Dr. Erika Eiser
University of Cambridge Cavendish Laboratory
Optical tweezing is an established tool to examine interactions at the micro and nanometer level. Such forces are typically assessed by using an optically trapped particle as a probe. Since the size of an optical trap is usually of the same order of magnitude of the bead diameter, multiple particles can enter the same trap. This results in multiple scattering between the particles themselves, which display the tendency to reversibly form ordered structures: the phenomenon is dubbed optical binding . The ordered structures are either chains of particles along the propagation axis or two dimensional crystalline patterns perpendicular to the laser beam . The latter, referred to as lateral optical binding, is of particular interest as the creation of ordered, quasi-2D patterns of many distinct colloids or nano-particles is one of the key challenges in complex selfassembly. Complex cluster formation is however hindered by the scattering optical force along the beam propagation direction often destroying the crystal. Implementation of either complex or multiple beam trapping setups or the use of solid surface as a support for the crystal have been adopted to counteract the scattering force , but these approaches limits the study of extended clusters held together solely by optical forces. In this talk, we will show that a liquid-liquid interface can be successfully employed to study lateral optical binding of colloids in a single-beam configuration. Here, we graft the colloids to an oil-water interface by using DNA tethers, as illustrated in our recent DNAfunctionalized oil droplet (OD) model system . The tether provides full mobility to the colloids on the lateral plane while balancing the optical scattering force along the beam propagation direction, effectively confining their motion to a quasi-2D plane. Extended colloidal clusters can thus form under the action of a single-beam optical trap, where inter-particle interactions are only mediated by light and excluded volume effects. After a brief introduction of our emulsion model system, we report qualitative observation of lateral optical binding of colloidal particles grafted to the ODs. Then, we show how the obtained close-packing structures can be strengthened or relaxed upon adding additional inter-particle interactions. Finally, we report potential energy measurements and trap stiffness estimations of a single trapped particle at the liquid-liquid interface by tuning the light intensity and trap position. This clarifies under which assumptions the liquid-liquid interface under study can be considered “clean” and quasi-ideal 2D motion of the colloids is achieved. We conclude by stressing how the novelty of our system allows for interparticle interactions only mediated by light and opens a new route toward the study and the realisation of extended photonic clusters.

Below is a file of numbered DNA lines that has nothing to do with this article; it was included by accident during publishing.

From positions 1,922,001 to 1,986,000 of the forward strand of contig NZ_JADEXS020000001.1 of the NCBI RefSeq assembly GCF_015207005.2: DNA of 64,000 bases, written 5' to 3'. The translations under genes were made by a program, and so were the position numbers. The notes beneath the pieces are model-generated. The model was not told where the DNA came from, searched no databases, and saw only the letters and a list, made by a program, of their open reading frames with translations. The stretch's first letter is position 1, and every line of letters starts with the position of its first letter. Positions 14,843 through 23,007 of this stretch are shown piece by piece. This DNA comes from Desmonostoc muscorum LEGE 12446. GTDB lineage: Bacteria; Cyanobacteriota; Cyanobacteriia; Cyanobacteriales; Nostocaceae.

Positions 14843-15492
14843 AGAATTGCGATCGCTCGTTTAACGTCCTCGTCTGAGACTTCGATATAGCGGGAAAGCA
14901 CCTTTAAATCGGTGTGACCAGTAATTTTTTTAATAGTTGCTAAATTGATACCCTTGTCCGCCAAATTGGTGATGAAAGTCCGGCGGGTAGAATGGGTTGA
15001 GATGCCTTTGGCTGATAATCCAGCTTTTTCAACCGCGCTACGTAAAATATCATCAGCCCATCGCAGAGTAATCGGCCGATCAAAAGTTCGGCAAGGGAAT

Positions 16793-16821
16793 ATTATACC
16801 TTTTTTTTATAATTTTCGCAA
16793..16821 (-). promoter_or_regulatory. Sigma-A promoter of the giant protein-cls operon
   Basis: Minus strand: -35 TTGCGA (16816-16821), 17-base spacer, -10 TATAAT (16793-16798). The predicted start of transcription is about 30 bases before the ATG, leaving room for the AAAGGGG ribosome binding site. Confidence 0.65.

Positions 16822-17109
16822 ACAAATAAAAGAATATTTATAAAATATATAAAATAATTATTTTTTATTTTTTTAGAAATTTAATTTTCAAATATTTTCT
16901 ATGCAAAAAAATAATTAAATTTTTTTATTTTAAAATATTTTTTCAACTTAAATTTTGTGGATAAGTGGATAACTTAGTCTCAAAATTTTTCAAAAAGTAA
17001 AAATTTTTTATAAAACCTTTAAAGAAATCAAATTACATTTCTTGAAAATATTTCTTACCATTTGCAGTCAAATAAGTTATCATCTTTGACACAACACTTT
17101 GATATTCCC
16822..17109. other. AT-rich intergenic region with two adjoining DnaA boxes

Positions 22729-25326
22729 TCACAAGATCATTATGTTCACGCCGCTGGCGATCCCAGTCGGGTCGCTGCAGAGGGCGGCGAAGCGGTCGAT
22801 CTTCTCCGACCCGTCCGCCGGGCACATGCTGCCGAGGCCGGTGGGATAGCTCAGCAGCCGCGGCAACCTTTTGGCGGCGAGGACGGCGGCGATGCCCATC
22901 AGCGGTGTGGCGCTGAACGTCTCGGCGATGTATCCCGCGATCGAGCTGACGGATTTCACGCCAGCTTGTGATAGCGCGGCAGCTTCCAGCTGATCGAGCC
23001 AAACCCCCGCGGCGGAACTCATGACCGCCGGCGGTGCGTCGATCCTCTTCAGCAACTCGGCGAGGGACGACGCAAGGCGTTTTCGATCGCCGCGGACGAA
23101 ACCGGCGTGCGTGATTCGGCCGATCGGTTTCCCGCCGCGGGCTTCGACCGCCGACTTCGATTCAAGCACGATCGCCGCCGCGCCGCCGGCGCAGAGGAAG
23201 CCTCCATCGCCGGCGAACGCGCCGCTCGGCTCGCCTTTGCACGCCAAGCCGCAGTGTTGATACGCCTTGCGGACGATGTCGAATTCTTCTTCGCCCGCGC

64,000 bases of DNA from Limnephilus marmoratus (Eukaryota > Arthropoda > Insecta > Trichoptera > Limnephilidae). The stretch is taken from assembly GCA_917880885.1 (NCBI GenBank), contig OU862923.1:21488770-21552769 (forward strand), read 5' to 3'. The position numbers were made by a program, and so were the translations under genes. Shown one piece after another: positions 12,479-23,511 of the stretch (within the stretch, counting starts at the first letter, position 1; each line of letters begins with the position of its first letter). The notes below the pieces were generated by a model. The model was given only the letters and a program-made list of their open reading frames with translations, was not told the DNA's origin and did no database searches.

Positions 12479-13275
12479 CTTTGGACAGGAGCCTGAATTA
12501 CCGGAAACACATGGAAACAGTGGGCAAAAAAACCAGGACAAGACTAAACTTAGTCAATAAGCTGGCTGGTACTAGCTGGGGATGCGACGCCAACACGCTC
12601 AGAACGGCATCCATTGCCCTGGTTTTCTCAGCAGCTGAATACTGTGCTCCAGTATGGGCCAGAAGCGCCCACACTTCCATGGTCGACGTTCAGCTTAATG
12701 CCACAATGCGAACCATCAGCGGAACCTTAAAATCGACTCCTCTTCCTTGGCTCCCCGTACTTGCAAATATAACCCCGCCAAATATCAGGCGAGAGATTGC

Coffee and tea for the colloquium's guests at 16:00 in front of the lecture hall.
Organisation: Prof. Dr. F. Jelezko, Tel. 23750
Host: Prof. Dr. O. Marti, Tel. 23011, off.: 23010